This post is to mark the passing on of Don Day (1924-2010), former member of the New South Wales Legislative Assembly (the so-called “Bearpit”, roughest of Australia’s 15 parliamentary assemblies) and former NSW Labor Minister. I knew Don when he was my local MLA in the 1970s and 1980s, when he won a seat in what was normally ultra-safe Country Party (now National Party) country – first, the electorate of Casino, and then, Clarence. Indeed, he was for a time the only Labor MLA in the 450 miles of the state north of Newcastle. His win was repeated several times, and his seat was crucial to Neville Wran’s surprise 1-seat majority in May 1976, returning Labor to power in NSW after 11 years in opposition, and after a searing loss in the Federal elections of December 1975.
In his role as Minister for Primary Industries and Decentralisation, Don was instrumental in saving rural industries throughout NSW. Far North Coast dairy farmers were finally allowed to sell milk to Sydney households, for example, breaking the quota system, a protectionist economic racket which favoured only a minority of dairy farmers and which was typical of the crony-capitalist policies of the Country Party. Similarly, his actions saved the NSW sugar industry from closure. NSW Labor’s rural policies were (and still are) better for the majority of people in the bush than those of the bush’s self-proclaimed champions.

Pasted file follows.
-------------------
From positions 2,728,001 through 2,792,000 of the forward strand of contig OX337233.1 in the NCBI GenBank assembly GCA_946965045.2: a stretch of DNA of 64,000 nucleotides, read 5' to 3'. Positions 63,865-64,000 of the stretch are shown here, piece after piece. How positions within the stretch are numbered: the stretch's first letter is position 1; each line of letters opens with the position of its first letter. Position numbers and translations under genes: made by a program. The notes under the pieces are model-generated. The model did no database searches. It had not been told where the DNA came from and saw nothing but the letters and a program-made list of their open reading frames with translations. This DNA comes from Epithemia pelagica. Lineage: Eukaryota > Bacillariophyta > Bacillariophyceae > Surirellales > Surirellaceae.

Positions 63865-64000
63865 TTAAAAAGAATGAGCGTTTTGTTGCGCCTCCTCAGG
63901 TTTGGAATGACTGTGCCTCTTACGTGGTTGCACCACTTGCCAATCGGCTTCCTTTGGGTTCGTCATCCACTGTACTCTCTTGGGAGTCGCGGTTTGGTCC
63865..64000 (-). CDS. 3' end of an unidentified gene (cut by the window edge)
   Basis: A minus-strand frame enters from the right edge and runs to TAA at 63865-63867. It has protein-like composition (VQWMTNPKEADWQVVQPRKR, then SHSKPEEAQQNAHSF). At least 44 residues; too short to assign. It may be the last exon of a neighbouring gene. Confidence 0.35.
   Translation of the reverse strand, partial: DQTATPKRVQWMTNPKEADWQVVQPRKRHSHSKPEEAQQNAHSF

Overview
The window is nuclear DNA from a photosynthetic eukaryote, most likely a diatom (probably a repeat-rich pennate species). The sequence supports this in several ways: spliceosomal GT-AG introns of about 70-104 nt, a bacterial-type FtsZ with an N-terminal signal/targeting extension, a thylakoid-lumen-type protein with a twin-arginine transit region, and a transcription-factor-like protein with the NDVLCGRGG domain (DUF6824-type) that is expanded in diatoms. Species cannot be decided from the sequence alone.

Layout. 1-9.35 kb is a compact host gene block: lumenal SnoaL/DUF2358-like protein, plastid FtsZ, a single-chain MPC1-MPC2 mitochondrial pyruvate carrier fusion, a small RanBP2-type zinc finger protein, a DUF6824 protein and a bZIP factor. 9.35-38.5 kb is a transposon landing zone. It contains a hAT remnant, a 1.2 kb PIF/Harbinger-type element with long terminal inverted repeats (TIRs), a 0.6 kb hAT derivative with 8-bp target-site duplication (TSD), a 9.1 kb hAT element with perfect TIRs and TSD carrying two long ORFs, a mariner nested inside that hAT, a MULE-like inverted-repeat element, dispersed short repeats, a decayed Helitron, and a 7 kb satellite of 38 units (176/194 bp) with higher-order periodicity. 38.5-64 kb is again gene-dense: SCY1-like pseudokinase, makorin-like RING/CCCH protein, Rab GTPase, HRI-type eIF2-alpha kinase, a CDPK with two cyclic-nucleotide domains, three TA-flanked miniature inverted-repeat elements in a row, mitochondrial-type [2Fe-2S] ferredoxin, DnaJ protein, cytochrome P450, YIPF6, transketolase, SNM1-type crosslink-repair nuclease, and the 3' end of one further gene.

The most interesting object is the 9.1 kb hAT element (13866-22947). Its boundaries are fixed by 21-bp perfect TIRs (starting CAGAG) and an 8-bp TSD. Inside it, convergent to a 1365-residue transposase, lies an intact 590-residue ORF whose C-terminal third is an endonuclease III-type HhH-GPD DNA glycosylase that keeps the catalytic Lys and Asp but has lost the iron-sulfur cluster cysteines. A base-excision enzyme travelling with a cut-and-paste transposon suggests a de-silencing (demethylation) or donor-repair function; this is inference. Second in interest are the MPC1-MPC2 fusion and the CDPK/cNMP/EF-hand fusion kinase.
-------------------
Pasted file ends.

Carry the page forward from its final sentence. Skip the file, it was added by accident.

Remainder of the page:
Like many Labor representatives of his generation, Don Day had fought during WW II, serving in the RAAF. After the war, he established a small business in Maclean. He was one of the most effective meeting chairmen I have encountered: He would listen carefully and politely to what people were saying, summarize their concerns fairly and dispassionately (even when he was passionate himself on the issues being discussed), and was able to identify quickly the nub of an issue or a way forward in a complex situation. He could usually separate his assessment of an argument from his assessment of the person making it, which helped him be dispassionate. Although The Grafton Daily Examiner has an obit here, I doubt he will be remembered much elsewhere on the web, hence this post.
Update (2010-06-12): SMH obit is here.